Saturday, September 19, 2009

We Always Hurt The One We Love

Foreign leaders admire President Obama (and why wouldn't they?), but so far it adds up to diddly on the policy front. Is anyone surprised? When Nicholas Kristof predicted in October that Obama's election would "rebuild American political capital," I demurred (striking fear in his heart, no doubt):

Do the Chinese care what we think of their general secretary or premier, the Germans what we think of their chancellor? We know China isn’t especially interested in what foreigners think of their activities in Sudan. Many countries do business in Cuba without caring what Americans think. I don’t think they should care. I just wonder why I should care what they think of us, beyond knowing that we mean what we say (honoring commitments and when necessary backing up threats with action).

Leaders and nations rarely if ever behave philanthropically. And indeed according to the New York Times, here's the scorecard so far:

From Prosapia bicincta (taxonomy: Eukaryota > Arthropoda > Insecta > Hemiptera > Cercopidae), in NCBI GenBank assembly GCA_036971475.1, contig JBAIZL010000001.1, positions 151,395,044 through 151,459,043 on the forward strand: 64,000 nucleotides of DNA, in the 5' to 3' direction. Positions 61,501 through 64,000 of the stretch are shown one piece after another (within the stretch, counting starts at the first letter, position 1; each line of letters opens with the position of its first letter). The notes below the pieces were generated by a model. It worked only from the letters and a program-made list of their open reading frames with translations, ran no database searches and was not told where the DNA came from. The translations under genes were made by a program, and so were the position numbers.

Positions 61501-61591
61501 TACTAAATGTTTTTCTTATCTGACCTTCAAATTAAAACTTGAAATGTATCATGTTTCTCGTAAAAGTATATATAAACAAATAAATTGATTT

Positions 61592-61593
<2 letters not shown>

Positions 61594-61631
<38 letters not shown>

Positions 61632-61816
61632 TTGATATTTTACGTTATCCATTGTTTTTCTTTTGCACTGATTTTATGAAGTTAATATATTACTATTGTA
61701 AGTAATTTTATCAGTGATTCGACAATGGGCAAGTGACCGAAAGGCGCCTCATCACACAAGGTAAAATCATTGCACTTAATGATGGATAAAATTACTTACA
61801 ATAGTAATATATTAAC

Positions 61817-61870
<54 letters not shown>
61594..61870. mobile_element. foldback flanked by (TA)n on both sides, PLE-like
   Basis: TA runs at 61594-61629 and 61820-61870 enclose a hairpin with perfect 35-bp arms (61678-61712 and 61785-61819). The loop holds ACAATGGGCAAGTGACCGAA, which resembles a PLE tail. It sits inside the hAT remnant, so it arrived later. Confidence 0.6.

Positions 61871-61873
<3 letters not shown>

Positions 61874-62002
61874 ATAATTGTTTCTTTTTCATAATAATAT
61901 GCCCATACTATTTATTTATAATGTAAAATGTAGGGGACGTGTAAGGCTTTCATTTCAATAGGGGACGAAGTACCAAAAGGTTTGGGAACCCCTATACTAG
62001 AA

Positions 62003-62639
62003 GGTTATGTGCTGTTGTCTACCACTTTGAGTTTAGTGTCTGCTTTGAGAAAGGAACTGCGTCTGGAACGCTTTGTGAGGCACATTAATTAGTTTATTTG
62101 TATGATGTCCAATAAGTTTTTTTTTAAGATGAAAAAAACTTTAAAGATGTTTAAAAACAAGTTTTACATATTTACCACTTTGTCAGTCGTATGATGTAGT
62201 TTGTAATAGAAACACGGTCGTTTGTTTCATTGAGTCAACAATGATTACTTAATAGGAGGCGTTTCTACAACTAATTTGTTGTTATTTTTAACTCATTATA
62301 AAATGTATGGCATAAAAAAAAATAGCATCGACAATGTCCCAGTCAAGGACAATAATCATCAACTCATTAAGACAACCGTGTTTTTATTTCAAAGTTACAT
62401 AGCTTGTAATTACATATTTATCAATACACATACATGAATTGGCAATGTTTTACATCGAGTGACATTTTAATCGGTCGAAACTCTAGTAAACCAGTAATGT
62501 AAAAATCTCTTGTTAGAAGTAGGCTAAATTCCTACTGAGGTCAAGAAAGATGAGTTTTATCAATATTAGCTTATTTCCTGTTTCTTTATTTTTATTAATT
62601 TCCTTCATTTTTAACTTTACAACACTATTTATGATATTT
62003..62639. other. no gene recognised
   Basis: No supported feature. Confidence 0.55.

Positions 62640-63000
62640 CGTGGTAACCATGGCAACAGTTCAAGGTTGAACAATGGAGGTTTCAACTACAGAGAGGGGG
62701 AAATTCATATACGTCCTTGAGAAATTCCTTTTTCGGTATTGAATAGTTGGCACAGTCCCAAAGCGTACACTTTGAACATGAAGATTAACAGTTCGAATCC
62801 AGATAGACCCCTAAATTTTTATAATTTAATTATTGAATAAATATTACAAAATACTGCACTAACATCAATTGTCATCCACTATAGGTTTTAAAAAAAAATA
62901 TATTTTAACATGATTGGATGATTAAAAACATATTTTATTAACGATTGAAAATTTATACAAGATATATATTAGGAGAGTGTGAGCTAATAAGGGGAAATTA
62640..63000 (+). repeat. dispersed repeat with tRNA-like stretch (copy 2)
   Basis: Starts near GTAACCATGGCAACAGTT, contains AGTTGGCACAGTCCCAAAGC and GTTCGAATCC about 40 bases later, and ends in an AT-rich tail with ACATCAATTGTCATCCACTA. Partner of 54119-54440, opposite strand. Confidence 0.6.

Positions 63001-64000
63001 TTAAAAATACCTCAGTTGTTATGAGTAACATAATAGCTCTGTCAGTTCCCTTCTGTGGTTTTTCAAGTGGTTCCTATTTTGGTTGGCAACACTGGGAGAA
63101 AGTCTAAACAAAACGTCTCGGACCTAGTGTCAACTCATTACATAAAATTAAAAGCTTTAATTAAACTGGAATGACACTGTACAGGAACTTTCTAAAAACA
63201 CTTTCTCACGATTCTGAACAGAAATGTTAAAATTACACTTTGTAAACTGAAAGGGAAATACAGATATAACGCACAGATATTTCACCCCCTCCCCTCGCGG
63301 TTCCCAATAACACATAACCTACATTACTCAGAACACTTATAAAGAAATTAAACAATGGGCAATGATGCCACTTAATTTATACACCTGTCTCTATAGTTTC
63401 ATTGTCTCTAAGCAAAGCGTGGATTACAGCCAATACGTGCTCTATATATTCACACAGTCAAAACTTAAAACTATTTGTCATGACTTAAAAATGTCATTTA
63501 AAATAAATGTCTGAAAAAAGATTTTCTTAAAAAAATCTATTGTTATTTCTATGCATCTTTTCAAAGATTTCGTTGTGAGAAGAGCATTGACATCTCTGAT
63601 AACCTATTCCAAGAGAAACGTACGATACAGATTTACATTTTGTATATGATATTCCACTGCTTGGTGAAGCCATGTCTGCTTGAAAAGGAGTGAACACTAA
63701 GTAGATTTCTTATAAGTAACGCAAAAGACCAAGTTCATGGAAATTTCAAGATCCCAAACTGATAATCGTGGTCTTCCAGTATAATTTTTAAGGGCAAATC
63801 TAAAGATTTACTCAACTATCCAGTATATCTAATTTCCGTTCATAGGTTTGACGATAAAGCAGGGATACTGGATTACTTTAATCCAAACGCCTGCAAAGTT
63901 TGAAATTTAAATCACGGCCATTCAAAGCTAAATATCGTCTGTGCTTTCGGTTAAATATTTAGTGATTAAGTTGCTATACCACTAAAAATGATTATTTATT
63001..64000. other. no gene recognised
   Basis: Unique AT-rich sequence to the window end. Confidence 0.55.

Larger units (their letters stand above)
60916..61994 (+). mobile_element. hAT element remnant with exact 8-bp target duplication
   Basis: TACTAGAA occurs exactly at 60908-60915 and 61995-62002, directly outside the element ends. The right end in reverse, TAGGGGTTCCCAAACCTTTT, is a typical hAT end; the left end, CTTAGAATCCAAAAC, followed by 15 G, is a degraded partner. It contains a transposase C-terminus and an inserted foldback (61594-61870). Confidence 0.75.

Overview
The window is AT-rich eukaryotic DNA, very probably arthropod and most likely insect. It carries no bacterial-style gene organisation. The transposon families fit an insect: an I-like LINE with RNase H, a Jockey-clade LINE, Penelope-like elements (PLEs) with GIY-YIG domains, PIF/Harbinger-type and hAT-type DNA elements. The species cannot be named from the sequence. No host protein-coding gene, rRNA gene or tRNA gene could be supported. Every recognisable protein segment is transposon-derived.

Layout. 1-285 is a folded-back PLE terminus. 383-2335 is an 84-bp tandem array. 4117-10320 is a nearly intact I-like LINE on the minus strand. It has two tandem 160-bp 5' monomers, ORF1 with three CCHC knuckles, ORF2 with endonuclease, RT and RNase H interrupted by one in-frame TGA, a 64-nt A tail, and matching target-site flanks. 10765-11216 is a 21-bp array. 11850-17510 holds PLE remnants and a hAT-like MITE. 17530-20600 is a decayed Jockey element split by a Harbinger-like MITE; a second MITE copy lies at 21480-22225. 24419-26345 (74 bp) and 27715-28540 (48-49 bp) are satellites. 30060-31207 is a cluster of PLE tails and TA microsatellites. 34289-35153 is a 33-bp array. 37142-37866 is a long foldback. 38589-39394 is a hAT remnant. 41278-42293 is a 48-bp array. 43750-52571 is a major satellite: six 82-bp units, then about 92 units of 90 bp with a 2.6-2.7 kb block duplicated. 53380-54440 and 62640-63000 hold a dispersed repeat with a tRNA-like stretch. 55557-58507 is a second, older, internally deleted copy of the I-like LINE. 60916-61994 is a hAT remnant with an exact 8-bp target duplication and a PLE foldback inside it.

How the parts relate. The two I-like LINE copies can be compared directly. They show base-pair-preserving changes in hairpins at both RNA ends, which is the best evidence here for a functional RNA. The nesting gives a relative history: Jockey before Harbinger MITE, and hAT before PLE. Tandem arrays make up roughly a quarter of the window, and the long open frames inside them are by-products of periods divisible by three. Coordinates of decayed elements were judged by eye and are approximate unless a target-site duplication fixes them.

European allies still refuse to send significantly more troops to Afghanistan. The Saudis basically ignored Mr. Obama’s request for concessions to Israel, while Israel rebuffed his demand to stop settlement expansion. North Korea defied him by testing a nuclear weapon. Japan elected a party less friendly to the United States. Cuba has done little to liberalize in response to modest relaxation of sanctions. India and China are resisting a climate change deal. And Russia rejected new sanctions against Iran’s nuclear program even as Mr. Obama heads into talks with Tehran.

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